Health Care Reform: Patient Protection and Affordable Care Act
A new health care reform bill, called the Patient Protection and Affordable Care Act of 2010, will be signed by the President today. The house passed the bill on Sunday; the Senate passed it in December. They also added a set of amendments that will go back to the Senate for vote.
Since we’re focused on personal finance, I looked through the bills for all the financial impacts for readers. In addition to the health care bill highlights we’ll take a look at the tax credits, tax increases, and fines.
Update: After the Patient Protection and Affordable Care Act was signed into law, it became commonly referred to as Obamacare.
Here is a summary of the health care reform bill, including the reconciliation bill:
Patient Protection and Affordable Care Act
- $940 billion plan.
- Extends insurance coverage to 32 million uninsured people.
- Insurance companies cannot drop you when you get sick.
- No more lifetime limits.
- State health insurance exchanges for small businesses and individuals to purchase coverage.
- Insurers cannot deny coverage to people with pre-existing conditions.
- Children can stay on their parent’s health plan until age 26.
- Health Insurance Premium Tax Credits for individuals and families with incomes up to 400 percent of poverty (which is just over $88,000 for a family of four).
- Tax credits up to 35% – 50% of costs for some small businesses.
- Raise Medicare payroll tax to 2.35% from 1.45% for individuals earning more than $200,000 ($250,000 for married couples).
- Expand Medicare tax to include unearned income of 3.8% on investment income making more than $200,000 ($250,000 for families).
- Increase tax on distributions from HSAs and Archer MSAs not used for qualified medical expenses to 20%.
- Raise 7.5% AGI floor on medical expenses deduction to 10%.
- Limit health flexible spending arrangements in cafeteria plans to $2,500.
Excise Taxes and Fines
- 10% excise tax on indoor tanning services.
- Excise tax or fine for individuals who do not obtain health insurance; $695 annual fine ($2,085 for families).
- Excise tax or fine for employers (with 50 or more workers) who do not provide health insurance to employees; fine of $2000 per worker each year if any worker receives federal subsidies to purchase health insurance.
Money for Seniors
In addition to the taxes and fines, the health care reform bill includes some financial benefits for seniors:
- $250 drug rebate for Medicare “doughnut hole” coverage gap.
- Free annual wellness visit and prevention plan including preventive services with little or no cost.
Finally, there’s a new “Cadillac tax”, which is a 40% excise tax for high cost employer plans. High cost plans are defined as those that cost $10,200 for individuals and $27,500 for families. Levels for retirees and high risk professions are increased $1,650 ($3,450 for families).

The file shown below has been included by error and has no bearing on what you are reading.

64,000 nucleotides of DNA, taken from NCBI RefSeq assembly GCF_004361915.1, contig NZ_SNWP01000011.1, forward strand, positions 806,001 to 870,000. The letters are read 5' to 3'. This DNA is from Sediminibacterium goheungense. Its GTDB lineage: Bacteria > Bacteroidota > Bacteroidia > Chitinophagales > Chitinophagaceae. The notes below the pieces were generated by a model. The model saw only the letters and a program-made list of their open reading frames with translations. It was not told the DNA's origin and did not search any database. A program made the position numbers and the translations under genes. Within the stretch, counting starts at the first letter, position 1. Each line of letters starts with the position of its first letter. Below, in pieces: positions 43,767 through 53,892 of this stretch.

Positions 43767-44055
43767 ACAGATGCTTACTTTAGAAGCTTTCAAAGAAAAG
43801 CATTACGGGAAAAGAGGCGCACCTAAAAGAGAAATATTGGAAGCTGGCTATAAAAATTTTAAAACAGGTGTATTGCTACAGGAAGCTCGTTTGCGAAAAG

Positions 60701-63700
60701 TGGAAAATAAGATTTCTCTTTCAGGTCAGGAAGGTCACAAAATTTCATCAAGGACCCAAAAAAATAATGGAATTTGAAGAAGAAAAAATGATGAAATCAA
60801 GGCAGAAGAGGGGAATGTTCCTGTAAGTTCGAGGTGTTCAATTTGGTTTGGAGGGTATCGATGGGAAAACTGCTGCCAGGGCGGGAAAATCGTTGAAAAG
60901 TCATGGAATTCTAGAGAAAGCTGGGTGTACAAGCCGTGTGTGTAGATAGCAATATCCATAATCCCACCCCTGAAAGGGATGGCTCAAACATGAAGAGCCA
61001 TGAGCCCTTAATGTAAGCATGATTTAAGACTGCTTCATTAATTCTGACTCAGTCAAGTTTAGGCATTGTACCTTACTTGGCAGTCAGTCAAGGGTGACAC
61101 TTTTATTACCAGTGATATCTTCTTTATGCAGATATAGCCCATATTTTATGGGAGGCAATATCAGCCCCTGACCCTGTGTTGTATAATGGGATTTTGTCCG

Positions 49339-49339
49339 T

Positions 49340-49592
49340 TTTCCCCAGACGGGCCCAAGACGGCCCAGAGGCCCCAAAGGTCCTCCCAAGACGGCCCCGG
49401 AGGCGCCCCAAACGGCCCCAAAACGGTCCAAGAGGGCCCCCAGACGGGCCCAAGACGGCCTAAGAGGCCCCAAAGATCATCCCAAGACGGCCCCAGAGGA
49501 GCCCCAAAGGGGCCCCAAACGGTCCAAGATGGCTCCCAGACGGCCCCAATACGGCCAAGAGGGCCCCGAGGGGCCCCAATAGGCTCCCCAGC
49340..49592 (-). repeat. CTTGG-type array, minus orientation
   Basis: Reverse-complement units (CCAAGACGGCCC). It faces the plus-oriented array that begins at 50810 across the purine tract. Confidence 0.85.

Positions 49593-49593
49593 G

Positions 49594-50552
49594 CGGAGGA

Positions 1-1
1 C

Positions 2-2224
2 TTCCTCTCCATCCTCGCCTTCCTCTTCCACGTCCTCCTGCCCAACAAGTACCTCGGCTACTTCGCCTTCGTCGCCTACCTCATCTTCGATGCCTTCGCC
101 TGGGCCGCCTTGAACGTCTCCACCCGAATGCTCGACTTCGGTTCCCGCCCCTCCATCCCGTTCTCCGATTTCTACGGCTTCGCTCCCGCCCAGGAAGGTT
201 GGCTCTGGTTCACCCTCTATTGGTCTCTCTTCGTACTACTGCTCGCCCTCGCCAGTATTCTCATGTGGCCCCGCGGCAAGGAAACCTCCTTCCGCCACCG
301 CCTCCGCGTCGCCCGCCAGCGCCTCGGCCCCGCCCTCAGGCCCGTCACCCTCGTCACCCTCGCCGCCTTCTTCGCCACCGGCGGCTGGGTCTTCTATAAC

Health Care Reform Finances
That’s a lot of money getting shifted around. As the bill is passed, and the amendments are straightened out, I’m sure there will be a lot of discussion on how this will change our personal finances.
We’ll each have more tax planning to do, to make sure that we’re optimizing what’s available to us and at what cost.
Sources: Tax Foundation, Reuters, CNN, and Kaiser Health News.
Check out our entire series covering the new health care reform laws:
- Part 1: Individual Mandate
- Part 2: $250 Medicare Donut Hole Checks
- Part 3: Health Insurance for Young Adults
- Part 4: 1099 Changes in Health Care Bill
- Part 5: Flexible Spending Account Changes
- Part 6: Health Savings Account Changes
- Part 7: Student Loan Forgiveness Program
Thanks so much for the information on the impact of the Health Care Bill. The only part that is missing is the actual timeline of events since these things don’t all happen at once.
I’ve found this article from the NY Times to be helpful in establishing a timeline for the reforms: http://www.nytimes.com/2010/03.....ef=general
You will see that they are staggered in over the course of the next few years. I think this information, combined with the very good information you supplied, will give us a road map for planning.
Good catch! Thanks for bringing up the timeline, especially since the dates range from 2010 to 2018.
Another good timeline summary is the Reuters article mentioned in the source list.
Extending health insurance coverage to 32 million uninsured people is an astoundingly massive figure. It’s been interesting to watch some of this news on the tube. Nice post.
Here is a cool infographic that lays out the timeline for all of the new changes brought about by the health care reform bill year by year: http://www.healthinsuranceprov.....re-reform/
While the bill is headed toward becoming law, the fighting over it isn’t going away anytime soon. Republicans have already issued notice that they plan to campaign in this fall’s midterm elections on a pledge to repeal it. There will be constitutional challenges. And in dozens of states, legislatures are considering measures that would attempt to exempt their citizens from some of its provisions, including the requirement that individuals purchase insurance.
Very good outline, Madison. It has been hard to wade through all the smoke and mirrors during this debate.
Now, however, the true test begins: will it turn out at all like the promises, or will it fall into the bucket of all the other govt spending plans? Over-budget and under-performing.